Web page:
Labyrinths & Liontaurs


Labyrinths & Liontaurs Manifesto

In designing a new version of a game, I think it is important to make changes only because design goals require them, not because the re-designer had a clever idea or simply desired novelty. Having made this declaration, let me admit that I have fallen short. The liontaur race, the break skill, and several other options are included in Labyrinths & Liontaurs just because I liked them, for example, not out of philosophical conviction. Still. In general I have tried to stick only to changes that are required by the demands of my game philosophy. Here is that philosophy.


It has been said that Third Edition D&D and its near relations really consist of several games. You may have heard of the E6 ruleset, or the P6 version in Pathfinder. In these games, play proceeds through to level 6, and then tops out, with only very slow and minimal advancement thereafter. These games seek to preserve a sense that the player characters live close to the edge, that they are mortals battling forces greater than themselves, that PCs are heroes, not superheroes.

I agree with that basic idea, and I’ve taken it further, because D&D breaks into four different games, actually, with four different styles of play:

From character levels 1-5, you make your way in a gritty, "realistic" world in which you are just a couple lucky hits away from permanent death. You are not far removed from humble beginnings. You are a callow neophyte, a tyro.

At levels 6-10, you are a competent adventurer, but your concerns are still local. You can get raised if you make it to the right cleric in time. There are plenty of knights and ancient mages and other creatures more powerful than you. The word of the local duke or king means a lot.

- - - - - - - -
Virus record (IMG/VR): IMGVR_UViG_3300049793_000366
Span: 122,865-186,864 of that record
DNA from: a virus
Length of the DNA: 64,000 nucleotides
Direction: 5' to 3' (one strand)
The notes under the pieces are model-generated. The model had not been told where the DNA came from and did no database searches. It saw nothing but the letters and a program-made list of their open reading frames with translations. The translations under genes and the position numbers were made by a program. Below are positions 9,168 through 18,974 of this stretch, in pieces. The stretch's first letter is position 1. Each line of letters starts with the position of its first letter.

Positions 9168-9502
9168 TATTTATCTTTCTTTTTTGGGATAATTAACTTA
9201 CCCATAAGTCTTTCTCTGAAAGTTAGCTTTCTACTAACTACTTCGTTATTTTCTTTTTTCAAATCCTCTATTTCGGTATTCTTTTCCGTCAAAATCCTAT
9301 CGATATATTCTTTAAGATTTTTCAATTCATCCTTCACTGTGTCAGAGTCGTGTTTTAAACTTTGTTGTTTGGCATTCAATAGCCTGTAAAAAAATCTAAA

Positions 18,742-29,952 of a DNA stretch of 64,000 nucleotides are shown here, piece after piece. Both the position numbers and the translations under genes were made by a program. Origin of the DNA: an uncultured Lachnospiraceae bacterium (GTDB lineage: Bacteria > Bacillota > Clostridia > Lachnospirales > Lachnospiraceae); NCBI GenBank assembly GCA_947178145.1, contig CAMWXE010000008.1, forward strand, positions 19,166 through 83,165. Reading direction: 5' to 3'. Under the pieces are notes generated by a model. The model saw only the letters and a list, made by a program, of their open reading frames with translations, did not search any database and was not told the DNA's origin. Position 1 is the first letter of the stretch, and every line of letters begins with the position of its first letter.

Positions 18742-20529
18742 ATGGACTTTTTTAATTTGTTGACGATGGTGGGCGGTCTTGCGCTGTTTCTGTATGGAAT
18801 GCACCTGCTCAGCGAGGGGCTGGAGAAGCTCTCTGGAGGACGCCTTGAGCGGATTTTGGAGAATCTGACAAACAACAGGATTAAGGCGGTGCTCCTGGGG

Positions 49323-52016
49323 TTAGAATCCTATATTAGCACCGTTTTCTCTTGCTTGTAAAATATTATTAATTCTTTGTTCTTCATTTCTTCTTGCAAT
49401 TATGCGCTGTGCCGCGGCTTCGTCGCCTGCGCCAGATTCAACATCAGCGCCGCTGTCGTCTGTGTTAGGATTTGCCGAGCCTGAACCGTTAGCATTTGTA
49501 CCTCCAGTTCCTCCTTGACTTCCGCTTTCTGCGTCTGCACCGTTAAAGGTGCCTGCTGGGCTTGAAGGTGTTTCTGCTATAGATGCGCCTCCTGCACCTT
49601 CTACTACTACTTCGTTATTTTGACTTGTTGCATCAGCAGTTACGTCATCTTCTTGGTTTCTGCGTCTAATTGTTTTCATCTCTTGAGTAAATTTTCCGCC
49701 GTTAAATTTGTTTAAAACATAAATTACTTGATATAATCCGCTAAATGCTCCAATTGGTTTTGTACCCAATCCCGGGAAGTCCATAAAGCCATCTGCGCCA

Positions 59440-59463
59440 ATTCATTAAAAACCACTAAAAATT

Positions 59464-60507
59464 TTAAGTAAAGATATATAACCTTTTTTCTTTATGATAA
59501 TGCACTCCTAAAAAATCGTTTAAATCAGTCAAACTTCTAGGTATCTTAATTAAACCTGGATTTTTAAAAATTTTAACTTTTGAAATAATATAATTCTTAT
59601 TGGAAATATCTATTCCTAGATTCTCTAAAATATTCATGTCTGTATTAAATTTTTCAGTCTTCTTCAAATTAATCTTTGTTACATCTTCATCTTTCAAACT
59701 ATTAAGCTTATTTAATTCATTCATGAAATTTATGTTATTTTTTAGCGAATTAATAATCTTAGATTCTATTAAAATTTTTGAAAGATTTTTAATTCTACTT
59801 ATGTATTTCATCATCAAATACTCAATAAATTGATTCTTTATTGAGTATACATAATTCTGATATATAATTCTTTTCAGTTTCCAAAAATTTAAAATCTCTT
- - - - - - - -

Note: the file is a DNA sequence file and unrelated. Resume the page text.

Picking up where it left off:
At levels 11-15, you ARE the local duke or king, concerned with top tier threats, like armies of orcs and dragons and vampires. You are the priest who raises the dead. You are a famous hero of the land.

At levels 16-20, the game changes yet again. Now you are like a legend out of myth, like Hercules, Beowolf, and Gilgamesh, fighting demon lords and liches, traveling the planes, finding artifacts, and dealing with gods as you once dealt with kings.

In Labyrinths & Liontaurs, these varieties of play are baked into class mechanics. Each of these modes of play is called a “tier.” The four tiers are tyro tier, adventurer tier, hero tier, legend tier.

I think that this model of D&D is very insightful and useful -- and the game should reflect it. In E6 and P6, the game ends at level 6, with some slow advancement after. Back in First Edition, a character reached “name” level around level 9-11 and stopped rolling hit dice at that point (gaining just a few hit points per level). Pathfinder's published "adventure paths" tend to end well before level 20 (13-17 is typical). For D&D, in my vision as a better game, the breakpoints at levels 5-6, 10-11, and 15-16 can all be used as opportunities to cease rapid advancement and accept slow advancement for a little while until it is time to retire characters. The E6 game says, "take the level 1-5 path and cap it with "epic" rules at level 6." I say, "offer the chance to cap or retire play at any of the breakpoints." This model also allows slow “epic” advancement after level 20.

I have instituted other mechanics to reflect this model. If a feat grants a numeric bonus, then the PC can take the feat and stack it with itself, but only once per tier. (Thus, Pathfinder’s feats that advance with level -- Toughness, Skill Focus, etc -- do not function that way in L&L.) Each class grants a signature ability as a tier is gained. And characters gain a set of class powers and character powers in a repeating pattern with each tier.